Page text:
The judge hearing proceedings on a contempt case brought against Stellar Logistics and its management by four residents of Sekondi-Takoradi has expressed his frustration at the manner in which a case that could have commenced earlier had to suffer further adjournment.
Justice Edward Amoako Asante said he was not going to tolerateany more adjournments stressing that he could rule on the case without hearingarguments from counsels of both sides.
He made the statement when counsel for the plaintiffs, Anthony Matthews told the court he was yet to receive an affidavitin opposition from one of the respondents and was also in the process of filing a response at the time the court was sitting.
Counsel for the respondents told the court that all the processes had been served on the plaintiffs’ counsel and there was a proof of service to that effect.
The judge also confirmed that all the processes were on his dockets and that he was ready to go ahead with the case.
Justice Edward Amoako Asante adjourned the case to the 28th of October, 2015. But before he deferred the case, he warned that he would give his final ruling on the contempt case on the said date irrespective of whether all processes have been filed or not.
On the last adjourned date of 25th June, 2015 Justice Amoako Asante directed lawyers for both parties to file all the necessary court documents to enable it hear all the legal submissions to enable him rule on the matter on July 16, 2015.
Four residents of Sekondi-Takoradi brought an action of contempt against the respondents for supposedly disobeying a High Court order restraining the company from removing Ammonium Nitrate under their care.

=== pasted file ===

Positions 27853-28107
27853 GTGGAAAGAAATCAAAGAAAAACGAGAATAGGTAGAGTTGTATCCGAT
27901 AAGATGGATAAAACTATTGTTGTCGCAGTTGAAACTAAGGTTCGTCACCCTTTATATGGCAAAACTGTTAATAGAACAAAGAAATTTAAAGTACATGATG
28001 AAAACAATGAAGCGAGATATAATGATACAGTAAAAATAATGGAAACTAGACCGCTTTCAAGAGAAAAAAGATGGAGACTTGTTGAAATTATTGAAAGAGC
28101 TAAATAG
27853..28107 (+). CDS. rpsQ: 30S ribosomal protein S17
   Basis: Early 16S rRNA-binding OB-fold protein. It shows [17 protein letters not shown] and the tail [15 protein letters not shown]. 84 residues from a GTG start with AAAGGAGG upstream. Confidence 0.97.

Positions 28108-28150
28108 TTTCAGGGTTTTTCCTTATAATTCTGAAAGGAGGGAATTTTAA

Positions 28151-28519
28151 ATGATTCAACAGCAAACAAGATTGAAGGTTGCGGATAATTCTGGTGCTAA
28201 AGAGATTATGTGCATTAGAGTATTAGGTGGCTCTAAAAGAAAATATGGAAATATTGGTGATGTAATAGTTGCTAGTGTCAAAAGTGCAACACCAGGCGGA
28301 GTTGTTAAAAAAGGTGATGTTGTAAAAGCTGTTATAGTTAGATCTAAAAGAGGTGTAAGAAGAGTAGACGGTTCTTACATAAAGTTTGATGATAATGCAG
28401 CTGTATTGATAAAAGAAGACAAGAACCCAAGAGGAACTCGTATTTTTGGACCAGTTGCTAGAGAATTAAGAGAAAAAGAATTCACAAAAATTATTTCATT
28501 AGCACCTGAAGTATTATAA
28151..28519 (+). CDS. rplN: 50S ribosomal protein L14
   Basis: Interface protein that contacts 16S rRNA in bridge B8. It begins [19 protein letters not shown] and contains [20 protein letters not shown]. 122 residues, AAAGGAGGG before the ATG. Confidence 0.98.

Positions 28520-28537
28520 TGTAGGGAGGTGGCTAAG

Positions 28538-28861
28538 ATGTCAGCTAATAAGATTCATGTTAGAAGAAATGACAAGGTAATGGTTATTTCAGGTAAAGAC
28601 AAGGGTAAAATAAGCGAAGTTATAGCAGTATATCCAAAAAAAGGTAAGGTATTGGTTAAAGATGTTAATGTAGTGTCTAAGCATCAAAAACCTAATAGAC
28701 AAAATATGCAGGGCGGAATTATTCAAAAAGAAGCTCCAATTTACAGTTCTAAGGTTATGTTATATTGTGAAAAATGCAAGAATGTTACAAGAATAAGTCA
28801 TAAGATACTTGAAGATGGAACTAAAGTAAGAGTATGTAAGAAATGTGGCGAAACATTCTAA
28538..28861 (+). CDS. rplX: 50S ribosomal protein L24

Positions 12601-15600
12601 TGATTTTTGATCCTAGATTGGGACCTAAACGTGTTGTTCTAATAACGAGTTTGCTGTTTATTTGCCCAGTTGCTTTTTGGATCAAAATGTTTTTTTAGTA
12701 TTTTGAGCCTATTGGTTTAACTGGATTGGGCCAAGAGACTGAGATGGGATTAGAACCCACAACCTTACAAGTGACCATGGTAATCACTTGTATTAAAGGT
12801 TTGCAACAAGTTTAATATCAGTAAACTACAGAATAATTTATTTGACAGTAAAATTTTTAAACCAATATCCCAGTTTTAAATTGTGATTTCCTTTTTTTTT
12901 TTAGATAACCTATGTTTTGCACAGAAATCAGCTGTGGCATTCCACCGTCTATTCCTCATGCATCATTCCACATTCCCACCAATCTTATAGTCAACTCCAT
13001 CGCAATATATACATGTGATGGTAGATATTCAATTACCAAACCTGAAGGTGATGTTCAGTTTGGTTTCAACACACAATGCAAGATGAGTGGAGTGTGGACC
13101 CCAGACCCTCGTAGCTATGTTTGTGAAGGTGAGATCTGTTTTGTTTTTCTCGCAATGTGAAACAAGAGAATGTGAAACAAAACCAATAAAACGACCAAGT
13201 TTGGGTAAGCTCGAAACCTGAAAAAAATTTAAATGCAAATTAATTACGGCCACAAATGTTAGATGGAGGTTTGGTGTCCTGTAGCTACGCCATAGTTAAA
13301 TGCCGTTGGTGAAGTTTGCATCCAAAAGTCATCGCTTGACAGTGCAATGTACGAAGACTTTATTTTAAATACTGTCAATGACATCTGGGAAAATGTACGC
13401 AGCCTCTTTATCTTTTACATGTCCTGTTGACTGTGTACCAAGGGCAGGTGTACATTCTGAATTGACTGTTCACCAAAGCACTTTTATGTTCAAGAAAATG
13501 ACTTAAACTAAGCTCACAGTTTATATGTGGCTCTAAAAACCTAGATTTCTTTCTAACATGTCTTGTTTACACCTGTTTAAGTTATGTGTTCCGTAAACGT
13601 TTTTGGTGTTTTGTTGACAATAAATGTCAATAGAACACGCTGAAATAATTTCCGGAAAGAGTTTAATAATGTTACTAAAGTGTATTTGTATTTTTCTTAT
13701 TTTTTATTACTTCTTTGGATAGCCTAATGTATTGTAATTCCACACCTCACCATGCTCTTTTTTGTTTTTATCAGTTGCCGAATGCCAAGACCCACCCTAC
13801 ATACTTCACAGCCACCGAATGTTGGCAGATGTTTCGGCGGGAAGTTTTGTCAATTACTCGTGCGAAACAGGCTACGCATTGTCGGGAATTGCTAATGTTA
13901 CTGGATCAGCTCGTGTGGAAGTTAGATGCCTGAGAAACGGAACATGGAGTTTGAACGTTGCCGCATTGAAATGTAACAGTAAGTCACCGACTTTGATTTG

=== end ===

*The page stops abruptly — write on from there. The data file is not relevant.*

The plaintiffs alleged that the company loaded several trucks of Ammonium Nitrate from their facilities whilst the injunction was in place, an action the plaintiffs deemed contemptuous.
As a result, the plaintiffs Professor Kofi Blay, Hon. Joseph Badu-Ansah, Madam Joana Quayson and James Paa Kwow Pyne petitioned the court regarding the actions of the respondents in view of a restraining order that had been served them; and that the court should take action against the respondents.
The four plaintiffs in the case had earlier filed a motion at another High Court praying it to declare that the respondents had been reckless and negligent, as well as breached its duty of care in the handling and storage of Ammonium Nitrate.
The respondents maintain that they have all the necessary evidence to prove that although they did load eleven 3rd party vehicles, this process and their contractual obligations were completed before they were served with the restraining order by the High Court.
Counsels for the respondents have always maintained that their handling and storage of Ammonium Nitrate has received the approval from the EnvironmentalProtection Agency (EPA) and the Minerals Commission, the two government institutions who have responsibility for the safe storage and handling of Ammonium Nitrate in the country.
According to the management of Stellar Logistics Limited they have always acted with professionalism and in accordance all relevant laws and regulations surrounding the storage and handling of Ammonium Nitrate under its care, for over a decade.
The counsels of Stellar Logistics Limited maintain the case has no merit, is unfounded, baseless and has questioned the motives behind the plaintiffs’ actions.
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